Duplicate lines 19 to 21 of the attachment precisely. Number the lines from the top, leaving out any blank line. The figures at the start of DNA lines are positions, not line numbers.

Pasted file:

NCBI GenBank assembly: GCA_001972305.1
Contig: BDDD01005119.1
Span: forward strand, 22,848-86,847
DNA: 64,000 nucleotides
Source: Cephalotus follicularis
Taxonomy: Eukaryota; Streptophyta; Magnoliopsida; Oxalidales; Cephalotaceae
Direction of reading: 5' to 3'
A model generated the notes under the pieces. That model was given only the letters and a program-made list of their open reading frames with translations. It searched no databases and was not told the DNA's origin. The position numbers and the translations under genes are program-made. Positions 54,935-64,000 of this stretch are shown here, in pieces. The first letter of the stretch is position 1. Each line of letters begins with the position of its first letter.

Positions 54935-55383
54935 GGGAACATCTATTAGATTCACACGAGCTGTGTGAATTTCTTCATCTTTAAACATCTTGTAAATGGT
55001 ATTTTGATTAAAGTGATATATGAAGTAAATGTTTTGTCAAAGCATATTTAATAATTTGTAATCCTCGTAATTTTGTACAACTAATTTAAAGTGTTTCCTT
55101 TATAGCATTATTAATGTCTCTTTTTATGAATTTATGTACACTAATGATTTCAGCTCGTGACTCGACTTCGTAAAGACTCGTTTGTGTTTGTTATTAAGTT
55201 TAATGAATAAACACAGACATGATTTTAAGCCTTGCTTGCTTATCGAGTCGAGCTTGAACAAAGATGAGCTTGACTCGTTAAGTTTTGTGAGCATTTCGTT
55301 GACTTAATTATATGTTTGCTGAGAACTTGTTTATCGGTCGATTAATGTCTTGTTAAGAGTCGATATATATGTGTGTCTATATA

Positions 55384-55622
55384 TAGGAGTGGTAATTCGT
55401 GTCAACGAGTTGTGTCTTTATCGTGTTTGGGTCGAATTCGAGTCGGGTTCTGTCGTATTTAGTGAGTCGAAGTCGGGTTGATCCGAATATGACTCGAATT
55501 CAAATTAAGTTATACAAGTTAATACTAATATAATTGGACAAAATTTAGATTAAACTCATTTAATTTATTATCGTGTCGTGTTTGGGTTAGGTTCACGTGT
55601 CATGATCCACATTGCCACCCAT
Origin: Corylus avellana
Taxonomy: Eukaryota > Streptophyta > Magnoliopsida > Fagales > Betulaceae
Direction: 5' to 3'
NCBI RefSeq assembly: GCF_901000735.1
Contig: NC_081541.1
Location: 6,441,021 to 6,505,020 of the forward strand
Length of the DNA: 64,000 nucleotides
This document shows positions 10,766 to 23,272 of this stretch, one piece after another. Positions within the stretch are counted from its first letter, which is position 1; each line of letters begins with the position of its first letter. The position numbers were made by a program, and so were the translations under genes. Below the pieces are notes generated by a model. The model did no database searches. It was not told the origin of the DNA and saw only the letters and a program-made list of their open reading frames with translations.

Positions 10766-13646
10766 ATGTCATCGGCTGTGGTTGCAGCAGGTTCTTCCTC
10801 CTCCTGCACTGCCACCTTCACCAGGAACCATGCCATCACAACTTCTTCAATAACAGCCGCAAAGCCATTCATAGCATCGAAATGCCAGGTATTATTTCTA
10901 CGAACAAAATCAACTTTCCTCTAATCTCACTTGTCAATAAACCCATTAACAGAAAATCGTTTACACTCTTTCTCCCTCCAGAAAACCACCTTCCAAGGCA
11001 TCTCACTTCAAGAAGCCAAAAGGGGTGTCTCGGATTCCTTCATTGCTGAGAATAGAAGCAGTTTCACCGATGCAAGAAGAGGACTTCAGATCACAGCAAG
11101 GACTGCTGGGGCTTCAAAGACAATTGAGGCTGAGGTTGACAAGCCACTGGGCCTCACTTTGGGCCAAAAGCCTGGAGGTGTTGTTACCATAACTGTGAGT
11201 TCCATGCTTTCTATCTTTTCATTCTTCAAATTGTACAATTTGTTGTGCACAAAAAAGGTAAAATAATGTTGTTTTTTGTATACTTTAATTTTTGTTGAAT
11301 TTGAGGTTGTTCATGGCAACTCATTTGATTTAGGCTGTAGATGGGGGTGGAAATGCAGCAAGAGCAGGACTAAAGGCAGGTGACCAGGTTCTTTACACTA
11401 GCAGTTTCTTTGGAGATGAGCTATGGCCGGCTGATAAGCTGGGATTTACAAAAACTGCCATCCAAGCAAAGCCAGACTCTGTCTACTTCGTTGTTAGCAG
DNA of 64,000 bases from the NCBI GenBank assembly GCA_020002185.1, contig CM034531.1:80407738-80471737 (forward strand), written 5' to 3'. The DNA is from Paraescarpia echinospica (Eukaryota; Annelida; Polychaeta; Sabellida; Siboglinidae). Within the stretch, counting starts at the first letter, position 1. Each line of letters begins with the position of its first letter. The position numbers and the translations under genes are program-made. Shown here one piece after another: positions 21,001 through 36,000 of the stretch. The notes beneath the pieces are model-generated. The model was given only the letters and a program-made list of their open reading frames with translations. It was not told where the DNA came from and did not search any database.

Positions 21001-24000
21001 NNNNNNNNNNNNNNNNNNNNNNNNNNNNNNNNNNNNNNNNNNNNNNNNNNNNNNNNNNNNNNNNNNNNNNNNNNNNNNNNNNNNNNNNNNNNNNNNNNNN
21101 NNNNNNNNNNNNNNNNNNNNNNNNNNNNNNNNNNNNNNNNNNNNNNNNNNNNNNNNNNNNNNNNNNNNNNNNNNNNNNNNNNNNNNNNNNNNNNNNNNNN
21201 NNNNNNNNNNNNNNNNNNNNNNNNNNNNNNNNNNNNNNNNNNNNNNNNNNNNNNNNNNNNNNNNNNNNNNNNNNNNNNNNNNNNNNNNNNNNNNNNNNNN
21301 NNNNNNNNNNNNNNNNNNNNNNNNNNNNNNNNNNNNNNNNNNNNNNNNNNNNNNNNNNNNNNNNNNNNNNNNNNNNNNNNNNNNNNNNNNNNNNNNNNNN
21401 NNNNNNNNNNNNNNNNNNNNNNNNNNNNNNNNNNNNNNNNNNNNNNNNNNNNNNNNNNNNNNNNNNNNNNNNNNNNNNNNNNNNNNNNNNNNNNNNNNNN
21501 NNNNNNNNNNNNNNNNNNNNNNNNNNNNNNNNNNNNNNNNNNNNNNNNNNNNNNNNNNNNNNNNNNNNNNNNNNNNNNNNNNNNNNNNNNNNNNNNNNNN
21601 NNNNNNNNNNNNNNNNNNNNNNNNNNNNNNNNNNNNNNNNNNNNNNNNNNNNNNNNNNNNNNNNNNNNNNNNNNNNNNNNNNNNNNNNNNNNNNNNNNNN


55601 CATGATCCACATTGCCACCCAT
Origin: Corylus avellana
Taxonomy: Eukaryota > Streptophyta > Magnoliopsida > Fagales > Betulaceae